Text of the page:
AUA 2018: "Superusers" of Post-Prostatectomy Care: Identifying Drivers of Extreme Healthcare Costs

San Francisco, CA ( Based on different hospital jurisdiction policies and cultural norms, globally there is a wide variation of post-operative care for patients undergoing radical prostatectomy. For instance, in Italy, some centers will wait until the patient is ready to have their catheter removed prior to discharge since many patients travel from great distances to have their operation. Alternatively, patients in the United States and Canada undergoing robotic radical prostatectomy are frequently discharged on the first post-operative day with their Foley catheter in situ. In the United States, hospitalization post-operatively is a major cost of healthcare expenditure, and a small percentage of patients drive the majority of healthcare spending through these mechanisms. As such,  Chirag Doshi, MD, and colleagues aimed to identify and characterize “superusers” of postoperative care in a radical prostatectomy surgical population in the United States.

For this study, the authors used The Healthcare Cost and Utilization Project State Inpatient Database and State Ambulatory Surgery Database for the state of California from 2007 to 2011 to identify 48,825 patients undergoing radical prostatectomy. These patients were identified using ICD-9-CM for radical prostatectomy. The authors identified superusers defined as patients with a postoperative length of stay (LOS) in the top 1% of radical prostatectomy patients. Superusers were compared to non-superusers to determine baseline differences in demographics, comorbidities, and clinical characteristics. Multivariable logistic regression models were performed to identify independent risk factors for classification as a superuser.

Among the 48,825 patients meeting inclusion criteria, 493 men were identified as superusers. The mean age for superusers was 69.4 years (SD 11.0) compared to 62.9 years (SD 8.1) for non-superusers. The mean LOS was 17.3 days (SD 10.9) for superusers vs 2.1 days (SD 1.4) for non-superusers. Superusers were more likely to be African-American (OR 1.93, 95%CI 1.37-2.71), have Medicare (OR1.57, 95%CI 1.19-2.07) or Medicaid insurance (OR 4.06, 95%CI 2.63-6.25). Additionally, superusers were more likely to be readmitted to the hospital within 30 days (OR 2.8; 95%CI 2.08-3.72) following their radical prostatectomy, and had a higher inpatient mortality rate compared to non-superusers (2.64% vs 0.04%, p<0.01). With regards to 90-day complication rates (which likely accounts for the prolonged length of stay and subsequently increased cost) include:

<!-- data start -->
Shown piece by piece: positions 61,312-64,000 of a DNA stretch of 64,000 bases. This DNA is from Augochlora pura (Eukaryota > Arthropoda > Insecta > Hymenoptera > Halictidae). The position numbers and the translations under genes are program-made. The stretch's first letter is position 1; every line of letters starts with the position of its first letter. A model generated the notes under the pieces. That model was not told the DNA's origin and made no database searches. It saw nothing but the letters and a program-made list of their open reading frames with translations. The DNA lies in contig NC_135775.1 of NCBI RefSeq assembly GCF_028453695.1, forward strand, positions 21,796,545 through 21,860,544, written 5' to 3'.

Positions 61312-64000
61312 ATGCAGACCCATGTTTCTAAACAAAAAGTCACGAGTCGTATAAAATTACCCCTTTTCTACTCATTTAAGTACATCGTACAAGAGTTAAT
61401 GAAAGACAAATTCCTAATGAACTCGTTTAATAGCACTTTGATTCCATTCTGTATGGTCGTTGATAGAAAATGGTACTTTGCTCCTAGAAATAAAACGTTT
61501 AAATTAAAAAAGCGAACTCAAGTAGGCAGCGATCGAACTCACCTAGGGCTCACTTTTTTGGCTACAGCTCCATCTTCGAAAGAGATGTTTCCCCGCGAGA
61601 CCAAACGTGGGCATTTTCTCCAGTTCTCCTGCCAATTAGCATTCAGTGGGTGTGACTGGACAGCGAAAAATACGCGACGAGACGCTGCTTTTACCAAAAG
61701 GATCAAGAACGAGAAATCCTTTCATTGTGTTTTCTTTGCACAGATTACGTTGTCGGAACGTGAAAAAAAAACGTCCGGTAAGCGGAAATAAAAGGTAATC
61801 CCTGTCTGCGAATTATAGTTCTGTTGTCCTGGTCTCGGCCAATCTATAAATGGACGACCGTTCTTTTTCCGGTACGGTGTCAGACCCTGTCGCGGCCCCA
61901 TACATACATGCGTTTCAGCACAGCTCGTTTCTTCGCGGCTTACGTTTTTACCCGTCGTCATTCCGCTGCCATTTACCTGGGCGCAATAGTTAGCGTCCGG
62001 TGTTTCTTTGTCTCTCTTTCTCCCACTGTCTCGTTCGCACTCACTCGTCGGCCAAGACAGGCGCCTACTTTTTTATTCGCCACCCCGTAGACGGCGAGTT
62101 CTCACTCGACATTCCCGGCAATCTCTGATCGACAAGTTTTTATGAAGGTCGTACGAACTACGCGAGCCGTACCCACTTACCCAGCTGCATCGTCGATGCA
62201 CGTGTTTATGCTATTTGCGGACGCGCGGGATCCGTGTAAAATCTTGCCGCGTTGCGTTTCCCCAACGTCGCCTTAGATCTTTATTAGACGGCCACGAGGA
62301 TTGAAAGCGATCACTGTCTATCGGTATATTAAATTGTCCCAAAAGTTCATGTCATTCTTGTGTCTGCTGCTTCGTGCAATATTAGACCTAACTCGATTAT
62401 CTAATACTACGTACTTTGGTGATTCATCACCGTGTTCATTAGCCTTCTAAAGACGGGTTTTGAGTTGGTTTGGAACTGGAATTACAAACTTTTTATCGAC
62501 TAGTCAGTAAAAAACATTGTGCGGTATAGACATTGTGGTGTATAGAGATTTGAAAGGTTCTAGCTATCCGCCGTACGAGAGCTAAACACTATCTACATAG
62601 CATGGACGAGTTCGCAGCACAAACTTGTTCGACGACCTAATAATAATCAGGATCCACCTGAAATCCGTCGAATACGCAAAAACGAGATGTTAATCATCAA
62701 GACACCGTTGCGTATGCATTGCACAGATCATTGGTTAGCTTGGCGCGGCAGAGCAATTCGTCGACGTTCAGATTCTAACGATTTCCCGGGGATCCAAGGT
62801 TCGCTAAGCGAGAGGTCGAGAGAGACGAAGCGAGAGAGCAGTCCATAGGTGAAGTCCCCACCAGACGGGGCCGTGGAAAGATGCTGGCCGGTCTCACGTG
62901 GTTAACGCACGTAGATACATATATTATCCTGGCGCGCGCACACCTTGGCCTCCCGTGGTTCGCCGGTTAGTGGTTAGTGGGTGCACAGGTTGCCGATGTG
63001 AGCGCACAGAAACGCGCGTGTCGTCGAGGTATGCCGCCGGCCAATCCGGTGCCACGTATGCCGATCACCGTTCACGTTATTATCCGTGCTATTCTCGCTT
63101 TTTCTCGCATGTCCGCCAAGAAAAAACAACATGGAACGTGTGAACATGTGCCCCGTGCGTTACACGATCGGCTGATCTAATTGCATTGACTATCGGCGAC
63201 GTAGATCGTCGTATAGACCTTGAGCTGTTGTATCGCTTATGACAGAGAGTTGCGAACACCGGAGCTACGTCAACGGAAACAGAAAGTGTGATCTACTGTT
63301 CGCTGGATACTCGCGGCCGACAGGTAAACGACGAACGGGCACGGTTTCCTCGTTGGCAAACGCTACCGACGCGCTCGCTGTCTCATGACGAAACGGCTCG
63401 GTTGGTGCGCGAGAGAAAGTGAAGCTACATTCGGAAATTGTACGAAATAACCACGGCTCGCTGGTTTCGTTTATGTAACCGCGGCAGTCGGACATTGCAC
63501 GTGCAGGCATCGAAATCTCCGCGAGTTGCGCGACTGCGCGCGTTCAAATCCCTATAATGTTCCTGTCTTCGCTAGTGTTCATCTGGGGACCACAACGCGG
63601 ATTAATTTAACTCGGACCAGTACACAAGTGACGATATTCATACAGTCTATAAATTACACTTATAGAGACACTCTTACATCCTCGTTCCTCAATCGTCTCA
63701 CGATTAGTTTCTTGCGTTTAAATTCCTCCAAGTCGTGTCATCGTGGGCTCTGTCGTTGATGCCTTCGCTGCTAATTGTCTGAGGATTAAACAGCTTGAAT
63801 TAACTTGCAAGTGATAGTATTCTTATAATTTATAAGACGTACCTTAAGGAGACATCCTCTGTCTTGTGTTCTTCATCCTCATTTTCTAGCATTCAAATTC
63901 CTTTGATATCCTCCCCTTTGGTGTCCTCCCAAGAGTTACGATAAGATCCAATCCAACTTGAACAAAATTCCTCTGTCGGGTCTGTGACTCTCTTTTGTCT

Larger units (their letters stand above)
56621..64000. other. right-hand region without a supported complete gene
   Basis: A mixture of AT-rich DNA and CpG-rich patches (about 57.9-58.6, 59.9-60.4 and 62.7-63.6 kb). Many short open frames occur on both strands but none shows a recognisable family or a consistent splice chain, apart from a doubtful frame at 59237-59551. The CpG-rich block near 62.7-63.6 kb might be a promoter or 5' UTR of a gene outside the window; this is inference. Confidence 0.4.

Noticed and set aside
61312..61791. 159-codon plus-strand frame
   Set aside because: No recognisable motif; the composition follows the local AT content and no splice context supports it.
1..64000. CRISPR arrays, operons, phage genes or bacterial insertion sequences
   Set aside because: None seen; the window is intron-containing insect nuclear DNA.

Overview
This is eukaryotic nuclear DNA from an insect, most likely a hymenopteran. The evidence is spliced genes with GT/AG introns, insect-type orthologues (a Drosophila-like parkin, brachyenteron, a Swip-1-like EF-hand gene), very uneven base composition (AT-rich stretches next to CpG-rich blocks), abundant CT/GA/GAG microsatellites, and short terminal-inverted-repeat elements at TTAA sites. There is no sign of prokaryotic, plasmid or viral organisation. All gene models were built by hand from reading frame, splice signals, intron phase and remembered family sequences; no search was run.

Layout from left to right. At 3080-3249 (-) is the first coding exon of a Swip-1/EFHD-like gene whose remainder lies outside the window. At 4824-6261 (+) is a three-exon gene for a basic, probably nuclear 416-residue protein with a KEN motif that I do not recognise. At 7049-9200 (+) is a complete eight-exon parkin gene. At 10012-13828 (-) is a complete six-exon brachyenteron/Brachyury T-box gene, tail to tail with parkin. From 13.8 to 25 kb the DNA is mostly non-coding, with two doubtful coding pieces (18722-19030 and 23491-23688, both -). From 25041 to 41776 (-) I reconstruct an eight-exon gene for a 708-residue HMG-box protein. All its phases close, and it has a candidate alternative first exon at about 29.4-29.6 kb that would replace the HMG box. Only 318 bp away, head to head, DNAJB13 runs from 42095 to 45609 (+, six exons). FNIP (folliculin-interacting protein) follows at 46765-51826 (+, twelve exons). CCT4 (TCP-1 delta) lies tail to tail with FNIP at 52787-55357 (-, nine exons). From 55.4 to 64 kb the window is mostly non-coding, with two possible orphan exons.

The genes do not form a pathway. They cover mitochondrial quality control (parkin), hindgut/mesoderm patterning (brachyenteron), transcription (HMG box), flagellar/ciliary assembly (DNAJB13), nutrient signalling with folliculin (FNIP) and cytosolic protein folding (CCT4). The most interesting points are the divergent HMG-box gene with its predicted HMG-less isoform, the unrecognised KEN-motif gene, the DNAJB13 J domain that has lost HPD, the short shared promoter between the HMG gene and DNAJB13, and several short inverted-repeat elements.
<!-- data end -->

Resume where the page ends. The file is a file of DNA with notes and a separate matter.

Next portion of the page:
Superusers of Post Prostatectomy Care

The strength of the current study is the unique study design to identify patients that are the strongest drivers of post-operative care at the population-level. To my knowledge, this is the first such study of its type. A possible limitation is the retrospective analysis and the inherent limitations associated with such analyses. Doshi concluded with several take-home messages:

  • Certain characteristics place patients at risk for prolonged utilization of inpatient care following radical prostatectomy, thus conferring a disproportionate cost burden on the healthcare system 
  • Patients at an increased risk of becoming a superuser must be identified preoperatively in an effort to optimize their inpatient care and discharge. This may include incorporation of social workers and case managers to assist with post-operative care in an attempt to obviate the need for prolonged hospitalization secondary to post-operative care placement issues 
  • Further work is needed to identify perioperative factors and preventative measures that may assist the urologist in making clinical decisions

Presented by: Chirag Doshi, MD, Loyola University Medical Center, Maywood, IL
Co-Authors: Eric Kirshenbaum, Alex Gorbonos, Marcus Quek, Gopal Gupta, Anai Kothari, Grace Delos Santos, Maywood, IL

Written by:  Zachary Klaassen, MD, Urologic Oncology Fellow, University of Toronto, Princess Margaret Cancer Centre at the 2018 AUA Annual Meeting - May 18 - 21, 2018 – San Francisco, CA USA